Care and cure magazine - spring 2018

1. Brains for Dementia Research

Brain histology

Brains for dementia research is a joint initiative of Alzheimer’s Society and Alzheimer’s Research UK. It receives brain donations and makes excellent quality brain tissue and medical information available to biomedical researchers.

A human brain contains billions of brain cells, connected through incredibly intricate networks. With every sensation, thought and emotion, these cells communicate with each other in many complex ways. Not surprisingly, the diseases that damage this elaborate system can also be complicated, and they are notoriously difficult to study.

The diseases that cause dementia are some of the most challenging for us to understand. They affect multiple regions of the brain and cause symptoms ranging from memory loss to personality changes and language difficulties. To learn more about these diseases, researchers can grow brain cells in a dish or use animals bred to have the symptoms of dementia. However, there are many things that we can only find out by studying the brains of people who actually lived with the condition.

Brain banks receive, examine and store brains from donors. They are an important resource for researchers to study the impact that dementia had on a person’s brain while they were alive. For dementia researchers, the ideal brain bank would provide samples of brain tissue for them to study the many different diseases that cause the condition. However, this is impossible for a single brain bank to do.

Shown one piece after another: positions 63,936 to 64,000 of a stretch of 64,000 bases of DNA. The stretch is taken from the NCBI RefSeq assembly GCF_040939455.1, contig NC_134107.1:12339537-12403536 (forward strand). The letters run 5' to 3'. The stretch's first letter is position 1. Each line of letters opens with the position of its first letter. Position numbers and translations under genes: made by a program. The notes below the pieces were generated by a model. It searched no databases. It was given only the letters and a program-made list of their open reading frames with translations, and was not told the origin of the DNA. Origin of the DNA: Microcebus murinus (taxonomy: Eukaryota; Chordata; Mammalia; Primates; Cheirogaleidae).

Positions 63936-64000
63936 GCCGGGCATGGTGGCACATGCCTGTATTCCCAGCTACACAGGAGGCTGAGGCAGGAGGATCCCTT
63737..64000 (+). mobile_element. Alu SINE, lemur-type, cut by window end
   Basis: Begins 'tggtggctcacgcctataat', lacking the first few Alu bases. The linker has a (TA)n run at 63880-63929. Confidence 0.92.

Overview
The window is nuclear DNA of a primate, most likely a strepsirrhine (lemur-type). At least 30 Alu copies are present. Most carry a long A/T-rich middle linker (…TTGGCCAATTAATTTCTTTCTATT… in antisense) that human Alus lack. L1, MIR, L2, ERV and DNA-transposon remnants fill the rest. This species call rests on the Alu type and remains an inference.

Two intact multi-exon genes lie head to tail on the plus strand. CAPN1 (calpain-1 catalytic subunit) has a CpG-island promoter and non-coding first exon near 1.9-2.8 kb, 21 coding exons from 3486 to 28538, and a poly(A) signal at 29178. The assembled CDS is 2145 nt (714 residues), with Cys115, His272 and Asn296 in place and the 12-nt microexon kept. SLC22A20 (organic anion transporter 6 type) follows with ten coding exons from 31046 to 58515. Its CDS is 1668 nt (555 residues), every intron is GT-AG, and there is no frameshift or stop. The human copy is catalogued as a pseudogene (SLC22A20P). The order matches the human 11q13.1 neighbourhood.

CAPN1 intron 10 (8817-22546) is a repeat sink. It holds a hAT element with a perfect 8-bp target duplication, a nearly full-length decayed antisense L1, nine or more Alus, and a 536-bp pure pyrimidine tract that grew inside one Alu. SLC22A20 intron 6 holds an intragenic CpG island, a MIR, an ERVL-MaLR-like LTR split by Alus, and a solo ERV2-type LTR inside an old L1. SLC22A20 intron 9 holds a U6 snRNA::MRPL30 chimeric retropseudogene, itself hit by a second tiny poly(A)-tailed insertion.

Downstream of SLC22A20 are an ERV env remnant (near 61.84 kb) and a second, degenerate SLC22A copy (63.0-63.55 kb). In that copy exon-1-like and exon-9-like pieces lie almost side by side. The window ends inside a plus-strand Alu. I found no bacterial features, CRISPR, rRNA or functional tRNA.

Brains for Dementia Research was set up to provide researchers with the brain tissue they need by bringing together a network of excellent brain banks. A collaborative project between Alzheimer’s Society and Alzheimer’s Research UK, it consists of centres in Bristol, Cardiff, London, Manchester, Newcastle and Oxford. Each centre receives donations of brains from people who had dementia, but they also welcome brains donated by people who do not have dementia. Researchers use these to compare changes that have taken place in the brains of people who had dementia.

Since it was founded in 2007, the public response to Brains for Dementia Research has been very positive. Over 3,200 people have signed up to donate their brains to research, with over 700 brains received from people who have died. The value of each brain donated is immense – tissue from a single brain can be used for up to 200 research studies.

Why is this project special?

As well as providing brain tissue for research into a broader range of diseases, Brains for Dementia Research also makes sure the donated tissue is looked after well and that there is better information about each donation.

A big problem faced by other brain banks is that it is difficult to get detailed medical records and genetic information for each brain donated to them. This is frustrating for researchers, as it makes comparing different cases of dementia more difficult.

Dr Helen Costello, the project’s Co-ordinating Senior Manager said:

‘Brains for Dementia Research is now the "gold standard" for brain tissue banking. Monitoring each prospective donor throughout their later life provides researchers with extensive medical information, allowing them to see how brain changes match symptoms.’